retail news in context, analysis with attitude

The New York Times reports that the US Food and Drug Administration (FDA) “released 17 warning letters to food manufacturers, making good on a vow to crack down on misleading labels on food packages. The agency accused the companies of pumping up the nutritional claims of their products or masking contents like unhealthy fats. The letters went out to the makers of a broad array of products, including Gerber baby food, Juicy Juice, Dreyer’s ice cream, POM pomegranate juice and Gorton’s fish fillets.”

The Grocery Manufacturers Association(GMA) issued the following statement regarding the letter, which was sent by FDA Commissioner Margaret Hamburg:
 
“The food and beverage industry is committed to providing consumers with the products and information they need to achieve and maintain a healthy lifestyle.  GMA agrees with and supports federal laws requiring food labels to be truthful and non-misleading.  As Commissioner Hamburg noted, the examples cited are not indicative of the food industry as a whole.  Separately, GMA and its member companies support, and are working with, the FDA to enhance our ability to convey nutrition information clearly and consistently to consumers.”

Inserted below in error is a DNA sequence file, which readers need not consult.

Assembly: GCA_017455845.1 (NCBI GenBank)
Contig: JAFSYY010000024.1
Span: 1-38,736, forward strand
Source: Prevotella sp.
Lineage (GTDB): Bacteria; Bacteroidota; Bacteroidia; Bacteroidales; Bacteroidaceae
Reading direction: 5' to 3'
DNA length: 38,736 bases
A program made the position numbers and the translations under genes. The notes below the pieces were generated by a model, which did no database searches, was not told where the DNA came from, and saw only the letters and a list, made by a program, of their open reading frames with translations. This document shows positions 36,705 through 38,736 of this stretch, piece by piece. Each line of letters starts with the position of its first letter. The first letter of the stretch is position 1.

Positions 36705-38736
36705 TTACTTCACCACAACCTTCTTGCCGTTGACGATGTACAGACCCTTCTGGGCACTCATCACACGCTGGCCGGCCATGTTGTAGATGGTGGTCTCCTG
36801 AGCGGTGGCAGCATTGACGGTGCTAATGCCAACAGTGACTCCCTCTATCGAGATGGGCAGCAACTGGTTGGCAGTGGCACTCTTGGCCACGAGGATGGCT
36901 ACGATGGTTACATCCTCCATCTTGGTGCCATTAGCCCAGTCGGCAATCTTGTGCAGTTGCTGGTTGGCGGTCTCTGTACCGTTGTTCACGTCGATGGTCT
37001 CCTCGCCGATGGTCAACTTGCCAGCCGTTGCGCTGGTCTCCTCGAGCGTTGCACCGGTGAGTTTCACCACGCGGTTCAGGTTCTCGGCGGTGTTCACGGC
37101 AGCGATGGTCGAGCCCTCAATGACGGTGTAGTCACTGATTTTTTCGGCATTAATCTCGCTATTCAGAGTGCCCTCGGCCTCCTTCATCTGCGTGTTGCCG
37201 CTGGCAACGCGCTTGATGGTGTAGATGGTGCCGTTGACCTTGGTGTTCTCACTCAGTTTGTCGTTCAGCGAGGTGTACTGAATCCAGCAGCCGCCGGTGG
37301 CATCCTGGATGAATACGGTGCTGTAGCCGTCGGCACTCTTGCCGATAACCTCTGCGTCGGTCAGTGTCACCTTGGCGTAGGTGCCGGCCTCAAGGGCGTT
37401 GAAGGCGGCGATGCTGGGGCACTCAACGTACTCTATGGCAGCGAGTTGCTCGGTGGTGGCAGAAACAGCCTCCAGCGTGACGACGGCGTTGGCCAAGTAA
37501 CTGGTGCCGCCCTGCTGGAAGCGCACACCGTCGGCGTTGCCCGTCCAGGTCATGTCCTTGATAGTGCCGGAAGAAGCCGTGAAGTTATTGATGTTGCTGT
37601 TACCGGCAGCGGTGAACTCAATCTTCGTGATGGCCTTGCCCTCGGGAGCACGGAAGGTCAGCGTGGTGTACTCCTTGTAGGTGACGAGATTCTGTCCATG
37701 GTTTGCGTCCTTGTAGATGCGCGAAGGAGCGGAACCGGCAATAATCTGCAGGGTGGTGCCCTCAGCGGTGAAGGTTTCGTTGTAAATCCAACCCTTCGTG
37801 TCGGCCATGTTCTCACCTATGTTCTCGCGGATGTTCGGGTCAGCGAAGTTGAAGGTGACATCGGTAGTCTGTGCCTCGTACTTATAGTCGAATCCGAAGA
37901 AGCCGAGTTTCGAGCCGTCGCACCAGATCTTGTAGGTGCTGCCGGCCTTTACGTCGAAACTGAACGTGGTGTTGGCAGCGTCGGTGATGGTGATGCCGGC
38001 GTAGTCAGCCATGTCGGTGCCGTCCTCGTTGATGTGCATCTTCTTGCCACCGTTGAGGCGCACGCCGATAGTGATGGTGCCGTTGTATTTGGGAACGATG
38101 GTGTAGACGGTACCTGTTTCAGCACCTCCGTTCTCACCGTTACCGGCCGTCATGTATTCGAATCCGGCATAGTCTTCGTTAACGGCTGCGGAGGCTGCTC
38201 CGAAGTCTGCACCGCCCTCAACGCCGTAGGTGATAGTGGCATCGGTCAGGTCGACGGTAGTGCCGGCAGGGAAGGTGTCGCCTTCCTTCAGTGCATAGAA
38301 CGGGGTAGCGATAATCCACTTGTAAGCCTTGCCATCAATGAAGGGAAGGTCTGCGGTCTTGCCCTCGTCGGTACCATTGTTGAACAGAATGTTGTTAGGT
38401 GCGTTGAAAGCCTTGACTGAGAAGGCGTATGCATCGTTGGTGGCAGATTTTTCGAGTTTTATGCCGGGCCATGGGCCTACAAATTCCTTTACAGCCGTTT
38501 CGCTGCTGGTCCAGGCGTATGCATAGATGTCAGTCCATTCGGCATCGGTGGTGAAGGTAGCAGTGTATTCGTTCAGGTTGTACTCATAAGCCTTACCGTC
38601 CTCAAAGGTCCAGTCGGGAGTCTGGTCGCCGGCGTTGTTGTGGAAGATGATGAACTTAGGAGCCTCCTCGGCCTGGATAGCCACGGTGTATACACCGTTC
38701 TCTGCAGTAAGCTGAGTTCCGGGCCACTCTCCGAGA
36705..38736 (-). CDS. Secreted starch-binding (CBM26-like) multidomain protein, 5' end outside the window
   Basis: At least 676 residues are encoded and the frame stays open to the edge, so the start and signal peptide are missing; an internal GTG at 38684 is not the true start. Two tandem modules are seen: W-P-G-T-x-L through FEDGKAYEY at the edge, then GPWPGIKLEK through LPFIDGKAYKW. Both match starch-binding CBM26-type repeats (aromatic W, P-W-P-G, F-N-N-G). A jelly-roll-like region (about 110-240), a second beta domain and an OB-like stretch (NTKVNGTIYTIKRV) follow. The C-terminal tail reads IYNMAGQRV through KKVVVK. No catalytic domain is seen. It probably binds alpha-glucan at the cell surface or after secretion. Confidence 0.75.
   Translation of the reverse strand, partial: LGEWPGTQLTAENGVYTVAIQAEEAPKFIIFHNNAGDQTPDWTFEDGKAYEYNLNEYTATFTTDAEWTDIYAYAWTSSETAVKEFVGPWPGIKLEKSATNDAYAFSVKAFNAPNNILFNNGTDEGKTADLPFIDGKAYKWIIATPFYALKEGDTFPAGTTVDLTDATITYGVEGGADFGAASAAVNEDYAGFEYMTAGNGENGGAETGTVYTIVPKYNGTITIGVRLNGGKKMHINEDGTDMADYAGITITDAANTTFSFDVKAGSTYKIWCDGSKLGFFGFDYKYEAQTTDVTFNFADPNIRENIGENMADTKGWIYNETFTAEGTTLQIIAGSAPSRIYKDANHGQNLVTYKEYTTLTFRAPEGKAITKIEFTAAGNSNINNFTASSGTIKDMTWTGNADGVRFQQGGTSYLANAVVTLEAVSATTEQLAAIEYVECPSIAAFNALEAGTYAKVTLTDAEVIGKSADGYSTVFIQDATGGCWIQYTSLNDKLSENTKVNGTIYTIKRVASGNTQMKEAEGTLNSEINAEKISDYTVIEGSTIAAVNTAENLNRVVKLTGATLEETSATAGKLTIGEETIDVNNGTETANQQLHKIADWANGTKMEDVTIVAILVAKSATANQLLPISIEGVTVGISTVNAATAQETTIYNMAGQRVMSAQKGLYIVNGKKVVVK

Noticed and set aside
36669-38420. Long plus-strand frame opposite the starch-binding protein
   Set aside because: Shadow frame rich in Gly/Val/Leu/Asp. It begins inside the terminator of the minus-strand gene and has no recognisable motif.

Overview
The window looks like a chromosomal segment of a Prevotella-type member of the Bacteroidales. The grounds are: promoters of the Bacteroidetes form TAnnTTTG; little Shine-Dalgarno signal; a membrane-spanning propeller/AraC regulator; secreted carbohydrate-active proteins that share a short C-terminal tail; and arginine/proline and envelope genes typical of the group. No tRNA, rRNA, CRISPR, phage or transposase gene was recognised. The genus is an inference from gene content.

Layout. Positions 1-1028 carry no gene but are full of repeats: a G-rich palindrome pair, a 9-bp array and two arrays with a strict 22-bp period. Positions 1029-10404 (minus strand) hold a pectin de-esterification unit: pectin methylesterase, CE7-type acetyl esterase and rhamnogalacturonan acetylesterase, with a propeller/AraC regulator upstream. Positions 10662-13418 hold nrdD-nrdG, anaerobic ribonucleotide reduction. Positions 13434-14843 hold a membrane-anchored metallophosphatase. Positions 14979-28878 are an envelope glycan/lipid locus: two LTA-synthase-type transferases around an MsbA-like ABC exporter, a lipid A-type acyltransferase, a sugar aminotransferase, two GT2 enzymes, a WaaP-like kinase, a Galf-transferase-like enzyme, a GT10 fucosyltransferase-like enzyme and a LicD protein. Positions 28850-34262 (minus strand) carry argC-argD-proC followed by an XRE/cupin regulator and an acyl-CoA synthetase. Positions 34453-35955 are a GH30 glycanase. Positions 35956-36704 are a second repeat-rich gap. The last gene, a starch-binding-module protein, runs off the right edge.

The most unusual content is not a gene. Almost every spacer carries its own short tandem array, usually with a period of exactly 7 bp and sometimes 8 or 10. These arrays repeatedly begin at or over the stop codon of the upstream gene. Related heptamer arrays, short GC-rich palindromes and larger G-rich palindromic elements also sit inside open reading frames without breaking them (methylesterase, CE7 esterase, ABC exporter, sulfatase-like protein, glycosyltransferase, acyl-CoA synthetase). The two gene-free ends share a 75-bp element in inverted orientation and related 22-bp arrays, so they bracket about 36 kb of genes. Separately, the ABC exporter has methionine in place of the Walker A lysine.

KC's View:
The bottom line here is that clear and unambiguous food labels are good for business because they engender trust. We live in a world where trust in various systems - including the food chain - is eroding, little by little. It hurts everyone when some companies walk as close to the line as possible.

Now, I don’t even have a great deal of faith in the FDA...my skepticism level seems to get higher with every passing day. But I’m willing to be convinced...and I think this letter is a step in the right direction.

One other note. A lot of companies like to complain about over-regulation, and they have a point. But they lose the right to make that point if they don’t do the right thing voluntarily.